The UN Global Compact has prepared a course in ethics for MBA students. This is being piloted in 200 universities and hopefully after will be brought to scale. Teaching ethics throughout the education system will sow the seeds for better societies. With nearly a fifth of the world’s population between 15 and 24 years old, young people have the potential to stop corruption both as the citizens of today and as the leaders of tomorrow.
The education institutions must function at the highest level of integrity, without any corrupt practices. If they do not, no matter how much ethics you teach in the curriculum, the students will be conflicted about what ethical behaviour should be, and those courses will have little value.
These are important steps for promoting the role of ethics in societies. But we should not overlook how interdependent ethics in one society is upon global society. The opportunity to get away with corruption in one country can undermine efforts to prevent corruption in another.
A major priority for the world today is to set higher standards for transparency in important areas like taxation. There is a greater take up of global standards than ever before, with emerging powers committing to anti-corruption standards through their membership of the G-20 leading economies. If we could limit the global loopholes that allow money laundering and tax evasion, it would be a significant way of dealing with poverty reduction, fraud, illicit trade and contributing to country fragility and conflicts.
The G-20 has already adopted a number of measures including the adoption of the OECD Base Erosion and Profit Shifting plan, which, if implemented, could see a fairer distribution of taxes paid by multinationals. Another is the realisation of automatic exchange of information as a new global standard, presented in February 2014 and to be finalised mid-2014 with roll-out in G20 countries before 2015. Leaders acknowledge that the next challenge is commitment to and implementation of this standard. It will be important to find a model that is inclusive for developing countries.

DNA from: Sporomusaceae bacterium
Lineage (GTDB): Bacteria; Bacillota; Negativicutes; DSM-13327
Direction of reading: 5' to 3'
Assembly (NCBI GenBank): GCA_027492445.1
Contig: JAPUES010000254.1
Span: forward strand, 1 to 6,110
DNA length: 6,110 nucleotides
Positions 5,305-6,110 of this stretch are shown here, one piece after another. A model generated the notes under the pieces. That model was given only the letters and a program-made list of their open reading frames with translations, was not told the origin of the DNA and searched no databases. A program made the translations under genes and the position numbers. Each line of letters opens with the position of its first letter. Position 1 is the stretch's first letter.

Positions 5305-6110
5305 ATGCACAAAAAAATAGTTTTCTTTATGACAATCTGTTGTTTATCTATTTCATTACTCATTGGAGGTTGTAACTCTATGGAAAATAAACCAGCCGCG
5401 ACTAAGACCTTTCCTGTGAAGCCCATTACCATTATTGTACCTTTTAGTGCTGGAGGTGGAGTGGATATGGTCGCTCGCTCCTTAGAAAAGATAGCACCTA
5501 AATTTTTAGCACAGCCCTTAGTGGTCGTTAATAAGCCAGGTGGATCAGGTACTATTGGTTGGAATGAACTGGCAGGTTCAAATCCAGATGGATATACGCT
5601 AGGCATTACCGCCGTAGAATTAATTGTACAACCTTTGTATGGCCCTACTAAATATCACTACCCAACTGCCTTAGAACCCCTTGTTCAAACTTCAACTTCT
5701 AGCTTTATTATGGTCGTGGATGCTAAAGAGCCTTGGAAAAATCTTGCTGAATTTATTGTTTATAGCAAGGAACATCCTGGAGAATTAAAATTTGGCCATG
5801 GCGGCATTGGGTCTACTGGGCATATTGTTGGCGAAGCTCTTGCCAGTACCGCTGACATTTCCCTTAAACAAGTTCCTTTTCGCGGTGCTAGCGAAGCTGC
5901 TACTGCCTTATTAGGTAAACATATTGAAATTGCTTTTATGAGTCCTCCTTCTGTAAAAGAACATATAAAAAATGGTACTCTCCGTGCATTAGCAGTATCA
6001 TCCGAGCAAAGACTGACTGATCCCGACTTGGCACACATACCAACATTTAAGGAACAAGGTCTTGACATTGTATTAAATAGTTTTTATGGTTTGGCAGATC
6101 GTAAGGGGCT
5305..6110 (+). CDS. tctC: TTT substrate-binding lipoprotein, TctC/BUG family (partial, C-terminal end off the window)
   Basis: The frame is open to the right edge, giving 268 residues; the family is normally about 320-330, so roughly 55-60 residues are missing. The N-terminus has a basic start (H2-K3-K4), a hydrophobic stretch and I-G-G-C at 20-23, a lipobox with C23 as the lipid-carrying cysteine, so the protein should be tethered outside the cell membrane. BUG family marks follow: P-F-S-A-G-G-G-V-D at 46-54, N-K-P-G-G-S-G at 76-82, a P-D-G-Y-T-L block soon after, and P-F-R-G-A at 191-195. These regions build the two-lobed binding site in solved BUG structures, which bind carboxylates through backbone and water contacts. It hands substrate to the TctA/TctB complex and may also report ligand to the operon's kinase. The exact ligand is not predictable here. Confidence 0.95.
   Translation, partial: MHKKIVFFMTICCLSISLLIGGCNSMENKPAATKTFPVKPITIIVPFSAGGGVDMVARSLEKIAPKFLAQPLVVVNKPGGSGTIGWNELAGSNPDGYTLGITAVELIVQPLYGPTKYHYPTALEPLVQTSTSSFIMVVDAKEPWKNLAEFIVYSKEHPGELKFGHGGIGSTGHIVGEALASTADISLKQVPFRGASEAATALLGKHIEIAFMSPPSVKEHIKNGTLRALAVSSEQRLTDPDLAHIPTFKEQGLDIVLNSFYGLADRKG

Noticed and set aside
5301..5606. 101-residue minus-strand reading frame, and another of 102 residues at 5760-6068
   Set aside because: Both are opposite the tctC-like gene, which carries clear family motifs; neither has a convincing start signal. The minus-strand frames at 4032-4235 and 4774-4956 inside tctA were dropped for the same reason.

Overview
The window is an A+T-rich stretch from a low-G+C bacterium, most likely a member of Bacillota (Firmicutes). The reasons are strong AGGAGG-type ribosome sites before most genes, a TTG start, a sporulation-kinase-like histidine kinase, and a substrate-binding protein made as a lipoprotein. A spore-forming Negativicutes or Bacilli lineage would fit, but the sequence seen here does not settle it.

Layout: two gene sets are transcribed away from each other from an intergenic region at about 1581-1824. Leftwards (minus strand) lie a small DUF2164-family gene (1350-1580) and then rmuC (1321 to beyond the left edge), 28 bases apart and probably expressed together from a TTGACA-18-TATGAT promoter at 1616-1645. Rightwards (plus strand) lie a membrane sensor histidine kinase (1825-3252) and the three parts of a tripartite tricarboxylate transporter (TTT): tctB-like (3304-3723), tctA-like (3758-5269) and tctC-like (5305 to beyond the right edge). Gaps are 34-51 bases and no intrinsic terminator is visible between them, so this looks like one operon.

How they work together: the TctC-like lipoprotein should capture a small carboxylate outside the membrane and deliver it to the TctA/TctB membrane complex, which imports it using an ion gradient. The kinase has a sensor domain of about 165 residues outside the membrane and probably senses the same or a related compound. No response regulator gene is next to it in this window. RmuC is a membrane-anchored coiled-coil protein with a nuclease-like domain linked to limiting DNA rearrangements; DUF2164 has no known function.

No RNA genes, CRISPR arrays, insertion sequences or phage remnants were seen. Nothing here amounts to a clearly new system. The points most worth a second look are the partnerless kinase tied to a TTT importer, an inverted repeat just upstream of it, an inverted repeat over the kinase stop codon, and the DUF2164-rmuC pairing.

The OECD has recently published a new single Standard for Automatic Exchange of Financial Account Information. This means that it should be easier for tax authorities to work together to promote financial integrity and help prevent the flight of capital and tax evasion. At the moment, many tax revenue authorities have to go and chase information from other revenue authorities if and when they suspect foul play. This new standard means the information will be exchanged automatically on an annual basis between countries that sign up.
This new global tax transparency standard was endorsed by G-20 leaders meeting in St Petersburg last year. The UK initiated a pilot automatic exchange of information programme while France, Germany, Spain, Italy and South Africa have signed up. The G-20 has pushed forward on the issue substantially in the last few years and this standard, if and when it becomes truly global, will hopefully have a real impact on the global nature of illicit financial flows.
While the G-20 has also recognised the need to reduce hidden company ownership, the G-8 has moved faster in this area. Incorporation of beneficial ownership information into annual, public corporate registries would help tackle the problems of illicit flows. The UK has been leading on the publication of beneficial ownership, putting it high on the agenda of the G-8 last year. It led by example by announcing that companies in the UK will have to publish the names of their owners on company registers. Earlier this month, the European Parliament voted in favour of Europe-wide public registries of beneficial ownership.
Every country has a responsibility to put in place effective anti-money laundering measures. Anonymous firms and secret bank accounts should not be used to launder the proceeds of corruption. Governments and banking supervisory authorities should require banks to go further and improve their Know Your Customer procedures. Efforts are needed to improve information sharing regarding politically exposed persons (PEPs) who are at high risk for money laundering and other illicit activities. Minimal regulations lead to a race to the bottom.
Today, corruption is one of the most talked about problems. We need to work together to stop corruption before it becomes the norm and reaches epidemic levels. Caribbean countries have the energy and fortitude to show the way in the fight against corruption. Each one of us can make a difference by leading ethical personal and professional lives and we can all make a greater difference by joining together – civil society, academia, governments and business – to ensure that life in our community, at work, and in our country is our free of corruption.